Schematic of an end-2-end model consisting of a hydro-biogeochemical model (left) and a (double pathway) size-based model (right). The size-based model discriminates between size-selective feeders (pelagic predators) and non-size selective feeders (detritivores). Here, two-linking is visualized where both models impact upon another, though one-way linking upwards (with plankton and detritus input to the higher trophic level model but no predation feedback) is more common and has been applied in (van Leeuwen, 2016). Note that the size-based model does not represent individual species, but uses weight classes, with small adult fish and young large fish sharing the same weight class.
End-2-end modelling couples different models, which each describe a part of an ecosystem, together in an attempt to describe the whole ecosystem in one go, from its physics and chemistry through to small organisms, larger ones and sometimes also the economic use that mankind relies on from that system. This holistic view is necessary in what has been called the 'ecosystem approach', that is the consideration of the system as a whole and not individual parts, as its stressors will be felt throughout the system and not just in the part that is most directly affected. For instance, climatic changes will affect commercial species directly (higher sea water temperatures may impact on spawning success, or suitable habitat range), but will also indirectly affect them through food web changes (increased primary production may favour seabed creatures or bacteria, reducing prey species). On the other hand fishing effort (usually targeted at larger species) will directly affect grazing pressure on smaller species, which will, in due turn, affect plankton levels. Thus, a model that describes the whole system is needed in order to study the combined effect of top-down (directly impacting on the top of the food web, i.e. the top predators) and bottom-up (directly impacting on the bottom of the food web, i.e. the primary producers) pressures. Top-down stressors are usually fishing pressure, while bottom-up stressors include climate change, ocean acidification and eutrophication (excess nutrients input).
The models GETM & ERSEM-BFM
Here at the NIOZ we use the hydrodynamical model GETM coupled to the biogeochemical model ERSEM-BFM. This combined model describes the physics, chemistry (nutrients), geology (sediment type) and biology up to plankton level (the organisms that cannot control their horizontal movement, but are transported by the water motions). GETM-ERSEM-BFM is then coupled to a size-based model with 2 size-based pathways: pelagic predators, which feed in a size-selective manner, and detritivores, which share a common pool of detritus. Thus, an input of plankton will cause a slow transfer of energy up the pelagic predators pathway (as one size-class eats another), while an input of detritus will immediately give an energy boost to all detritivores irrespective of size. As pelagic predators also eat the detritivores in this model the main dynamics of the marine system are included, without individual species representation. As fishing pressure is also size-selective (net mesh size), this end-2-end model is capable of giving a first indication of impacts on higher trophic levels for combined stressors (van Leeuwen et al, 2016) and can be used for management studies.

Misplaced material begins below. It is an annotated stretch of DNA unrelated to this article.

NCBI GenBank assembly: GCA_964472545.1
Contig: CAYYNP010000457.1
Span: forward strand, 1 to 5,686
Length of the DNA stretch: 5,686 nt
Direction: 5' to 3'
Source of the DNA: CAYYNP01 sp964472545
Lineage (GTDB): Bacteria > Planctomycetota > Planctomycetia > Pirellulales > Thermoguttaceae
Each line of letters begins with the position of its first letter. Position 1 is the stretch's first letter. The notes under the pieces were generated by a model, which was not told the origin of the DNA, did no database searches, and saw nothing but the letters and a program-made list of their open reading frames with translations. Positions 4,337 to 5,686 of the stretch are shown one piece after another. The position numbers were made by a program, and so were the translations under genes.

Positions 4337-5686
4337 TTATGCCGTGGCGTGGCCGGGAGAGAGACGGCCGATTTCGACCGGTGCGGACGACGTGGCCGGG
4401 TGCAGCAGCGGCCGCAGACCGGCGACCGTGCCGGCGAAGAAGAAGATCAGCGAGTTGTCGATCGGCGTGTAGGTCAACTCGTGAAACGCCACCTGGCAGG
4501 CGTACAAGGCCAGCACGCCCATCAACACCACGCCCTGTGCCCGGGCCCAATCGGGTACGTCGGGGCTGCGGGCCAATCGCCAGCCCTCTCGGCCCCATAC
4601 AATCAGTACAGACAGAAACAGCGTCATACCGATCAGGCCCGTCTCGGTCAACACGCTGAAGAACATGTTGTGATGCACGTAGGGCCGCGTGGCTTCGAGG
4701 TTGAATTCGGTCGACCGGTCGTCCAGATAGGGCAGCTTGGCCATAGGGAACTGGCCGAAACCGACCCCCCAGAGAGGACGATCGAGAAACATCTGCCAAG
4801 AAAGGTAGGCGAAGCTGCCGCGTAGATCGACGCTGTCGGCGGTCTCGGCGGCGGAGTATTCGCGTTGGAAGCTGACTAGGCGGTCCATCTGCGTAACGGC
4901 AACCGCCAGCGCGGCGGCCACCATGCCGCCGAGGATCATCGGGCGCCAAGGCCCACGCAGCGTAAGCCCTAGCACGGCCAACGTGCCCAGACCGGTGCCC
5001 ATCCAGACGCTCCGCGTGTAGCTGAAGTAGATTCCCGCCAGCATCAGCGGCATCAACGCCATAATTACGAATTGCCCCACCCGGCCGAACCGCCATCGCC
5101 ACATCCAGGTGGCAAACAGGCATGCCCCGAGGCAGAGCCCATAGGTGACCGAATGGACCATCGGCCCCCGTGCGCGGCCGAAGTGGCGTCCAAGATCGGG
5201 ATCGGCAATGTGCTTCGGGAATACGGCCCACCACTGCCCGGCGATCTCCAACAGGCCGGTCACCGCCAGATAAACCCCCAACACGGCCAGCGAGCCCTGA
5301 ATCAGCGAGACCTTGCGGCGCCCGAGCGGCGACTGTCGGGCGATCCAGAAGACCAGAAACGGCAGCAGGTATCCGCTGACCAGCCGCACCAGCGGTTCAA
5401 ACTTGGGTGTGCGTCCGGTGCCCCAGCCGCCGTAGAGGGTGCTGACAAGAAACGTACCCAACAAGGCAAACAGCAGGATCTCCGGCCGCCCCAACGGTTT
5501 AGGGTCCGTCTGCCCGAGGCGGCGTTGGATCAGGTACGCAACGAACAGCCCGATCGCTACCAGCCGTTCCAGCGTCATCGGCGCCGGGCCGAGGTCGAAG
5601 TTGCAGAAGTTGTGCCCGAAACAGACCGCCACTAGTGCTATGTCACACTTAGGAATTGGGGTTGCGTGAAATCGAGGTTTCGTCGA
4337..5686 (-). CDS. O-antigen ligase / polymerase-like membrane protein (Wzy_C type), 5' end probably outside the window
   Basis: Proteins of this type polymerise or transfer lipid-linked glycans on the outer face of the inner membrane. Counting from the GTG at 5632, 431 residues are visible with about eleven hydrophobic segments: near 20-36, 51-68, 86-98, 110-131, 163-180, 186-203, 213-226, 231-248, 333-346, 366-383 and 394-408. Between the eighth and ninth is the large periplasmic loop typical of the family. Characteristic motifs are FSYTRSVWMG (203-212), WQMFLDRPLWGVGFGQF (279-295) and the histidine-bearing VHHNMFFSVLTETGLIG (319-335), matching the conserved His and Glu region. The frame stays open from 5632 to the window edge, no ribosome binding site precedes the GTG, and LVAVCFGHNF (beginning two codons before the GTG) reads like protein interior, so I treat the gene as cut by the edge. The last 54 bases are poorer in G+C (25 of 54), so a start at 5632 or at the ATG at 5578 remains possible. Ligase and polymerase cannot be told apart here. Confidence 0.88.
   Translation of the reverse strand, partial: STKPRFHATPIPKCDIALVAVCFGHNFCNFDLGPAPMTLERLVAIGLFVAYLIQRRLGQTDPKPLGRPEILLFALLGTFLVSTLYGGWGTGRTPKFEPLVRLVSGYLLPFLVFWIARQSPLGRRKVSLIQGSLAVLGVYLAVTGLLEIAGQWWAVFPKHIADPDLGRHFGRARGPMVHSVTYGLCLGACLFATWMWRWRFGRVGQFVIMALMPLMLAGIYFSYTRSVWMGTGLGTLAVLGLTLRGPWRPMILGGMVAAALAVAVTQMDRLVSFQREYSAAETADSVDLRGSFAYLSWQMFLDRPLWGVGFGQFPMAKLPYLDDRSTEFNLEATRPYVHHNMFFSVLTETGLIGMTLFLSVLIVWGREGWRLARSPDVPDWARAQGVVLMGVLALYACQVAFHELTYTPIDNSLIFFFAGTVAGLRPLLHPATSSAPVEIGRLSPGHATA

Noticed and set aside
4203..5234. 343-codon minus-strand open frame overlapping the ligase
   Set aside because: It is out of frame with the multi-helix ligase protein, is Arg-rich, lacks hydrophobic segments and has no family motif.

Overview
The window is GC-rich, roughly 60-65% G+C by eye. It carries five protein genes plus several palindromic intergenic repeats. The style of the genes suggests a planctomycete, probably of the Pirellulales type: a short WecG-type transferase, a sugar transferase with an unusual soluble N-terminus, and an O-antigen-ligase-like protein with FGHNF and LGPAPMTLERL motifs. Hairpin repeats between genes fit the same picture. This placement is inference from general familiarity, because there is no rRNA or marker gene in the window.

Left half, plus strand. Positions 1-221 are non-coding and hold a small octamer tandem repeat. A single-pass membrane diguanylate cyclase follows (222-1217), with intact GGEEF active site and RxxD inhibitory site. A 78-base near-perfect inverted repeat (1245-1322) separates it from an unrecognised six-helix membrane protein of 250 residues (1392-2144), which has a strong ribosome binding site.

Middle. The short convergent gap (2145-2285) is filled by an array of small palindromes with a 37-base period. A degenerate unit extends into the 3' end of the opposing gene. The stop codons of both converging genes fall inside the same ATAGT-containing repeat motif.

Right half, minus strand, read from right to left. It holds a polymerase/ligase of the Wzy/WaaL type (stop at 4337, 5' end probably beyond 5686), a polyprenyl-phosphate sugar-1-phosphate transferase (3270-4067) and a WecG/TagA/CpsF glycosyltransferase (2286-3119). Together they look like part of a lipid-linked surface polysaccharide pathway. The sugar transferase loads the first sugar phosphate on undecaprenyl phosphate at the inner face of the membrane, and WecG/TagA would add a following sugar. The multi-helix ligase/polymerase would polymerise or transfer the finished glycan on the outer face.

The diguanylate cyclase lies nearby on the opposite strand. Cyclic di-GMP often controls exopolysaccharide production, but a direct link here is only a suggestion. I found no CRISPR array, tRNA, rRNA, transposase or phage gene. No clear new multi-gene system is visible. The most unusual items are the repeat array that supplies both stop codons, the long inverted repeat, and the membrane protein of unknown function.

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Schematic representation of nutrient and carbon flows in the biogeochemical model ERSEM-BFM, including DOM (Dissolved Organic Matter), POM (Particulate Organic Matter) and DIC (Dissolved Inorganic Carbon). TA stands for Total Alkalinity. The fish symbol indicates mortality due to fish predation, which is included in the model as cannibalism to ensure a biomass-based response (more prey biomass means increased predation). The sea bed consists of 3 layers: the oxic layer, the denitrification layer and the anoxic layer, which are separated by the oxygen penetration depth and the sulfide horizon depth, respectively.